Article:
Middle East | Syria | Deir ez Zur – Downhill in Deir

Middle East | Syria | Deir ez Zur – Downhill in Deir

When I’d first arrived at the hotel, I collapsed on the bed, and pulled off my boots. My feet were a revolting mess: bitten again and again, and the bites rubbed raw by a day’s walking around. A nap and a tepid, drizzly shower later, it was something of a trial to put socks and boots back on, on the tender flesh. But I couldn’t just sit there and stare at them. There were things to do, places to go. So I swore a great deal, and went out to explore.

I was surprised by Deir ez Zur. It was pretty enough—with bright flowered vines and creepers across painted walls, long streets with ornate iron gateways leading into shady courtyard gardens—and the suspension bridge across the Euphrates was a slender, elegant ribbon full of strolling families. But almost everyone stared at me, and stepped out my way like they might catch something nasty. It was the first, the only place in Syria, where I’d met with overt hostility.

Deir’s a fairly modern town—an outpost of the French Foreign Legion, and a crossroads on a couple of main roads, but it’s taken an economic downturn fairly recently. The oil companies have left, the airport’s been closed, and most of the businesses that depended on this foreign money have been badly hit. That may explain why I felt like I should have been carrying a bell, and calling out ‘unclean, unclean!’ as I walked around on my own, a shameless Western hussy, striding around the city and not spending my tourist dollars in an expensive hotel, like a respectable person would.

Crossing the river, marvelling at the colours below me, the little boys splashing around in the water, I was pursued by a couple of teenagers on bikes. They were acting like any bored kids in some 1970s Sunday afternoon concrete shopping centre—getting in the way, whistling, shouting, and generally showing off and bristling with vaguely comical attempts at intimidation. But, in a place as welcoming as Syria, this was a shock. They rode off, leaving me baffled, as two more boys fell into step.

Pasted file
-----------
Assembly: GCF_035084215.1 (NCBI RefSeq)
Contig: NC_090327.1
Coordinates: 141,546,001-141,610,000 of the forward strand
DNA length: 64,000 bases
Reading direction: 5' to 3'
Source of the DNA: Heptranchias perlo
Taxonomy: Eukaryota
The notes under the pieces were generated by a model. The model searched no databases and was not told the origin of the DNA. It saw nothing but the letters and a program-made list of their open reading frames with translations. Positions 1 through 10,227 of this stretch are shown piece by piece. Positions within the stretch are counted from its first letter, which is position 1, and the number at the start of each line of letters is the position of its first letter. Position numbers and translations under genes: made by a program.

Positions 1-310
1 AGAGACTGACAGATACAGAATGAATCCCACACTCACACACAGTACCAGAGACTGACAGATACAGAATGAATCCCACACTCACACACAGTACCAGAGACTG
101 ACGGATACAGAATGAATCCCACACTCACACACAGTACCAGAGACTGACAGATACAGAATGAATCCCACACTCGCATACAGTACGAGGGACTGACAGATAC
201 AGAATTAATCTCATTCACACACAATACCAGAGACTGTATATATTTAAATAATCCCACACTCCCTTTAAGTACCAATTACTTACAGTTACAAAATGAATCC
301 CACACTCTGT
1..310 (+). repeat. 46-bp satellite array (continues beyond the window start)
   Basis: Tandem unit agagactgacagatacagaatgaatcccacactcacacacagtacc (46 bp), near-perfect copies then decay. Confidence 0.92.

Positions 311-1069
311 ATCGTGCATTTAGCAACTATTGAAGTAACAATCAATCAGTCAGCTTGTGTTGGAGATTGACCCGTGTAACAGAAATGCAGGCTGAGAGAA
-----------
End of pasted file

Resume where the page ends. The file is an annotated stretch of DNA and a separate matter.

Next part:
“Hello, hello. Where are you from? What is your name?”
Exeunt, at high speed, cackling with laughter.

But I found my way to the café on the far side of the river, past the empty sports centre and the rusting, deserted play park, and sat by the river, watching the sun fall and the stars rise. On the bridge, kids clambered up and down the suspension cables, and paraded along railings. The bullfrogs hit their full-throated croaking to such an extent that one of the skinny white dogs in the reeds lay down, utterly miserable, with his paws over his ears. Cats pounced on crickets and lizards, and ambled around tables checking for scraps. I slapped at my much-nibbled skin, drank tea, picked at a too big plate of salad, read fairytales, and watched the descent through every blue into darkness.

I read, wrote, and stared at the reflections of the changing sky on the water. Waiters came and went, trying to persuade me to take a trip with their cousin, their brother, their very good friend and his 4WD to this place or that place. But I had plans, and I was getting tired of defending them against the quest for the dollar. I packed up my stuff, wrapped another bit of salad into some bread, and headed out along the dark paths. Where I came face to face with a very large, very white, very angry goose.

The goose bobbed his head up and down, wings up, and hissed madly at me. I stopped, and ummed and ahhed. The goose honked and growled, lunging towards me. I told the goose to piss off and leave me alone. The goose charged at me. I took three steps backwards, to avoid it, hit a raised stone, and fell on my arse into the middle of a flowerbed.

The goose looked triumphant, snaking his head around, and hissing a little more. I burst out laughing, sitting there in the crumpled flowers and shrubs, salad sandwich all over my lap. I couldn’t stop; I was howling with laughter. There didn’t seem to be any other option. A gaggle of waiters rushed over to the commotion, and went into flappy-panic mode: two trying to herd the goose away, and getting pecked for their troubles, two wringing their hands and apologising. Two more helped me up, baffled by my helpless giggling.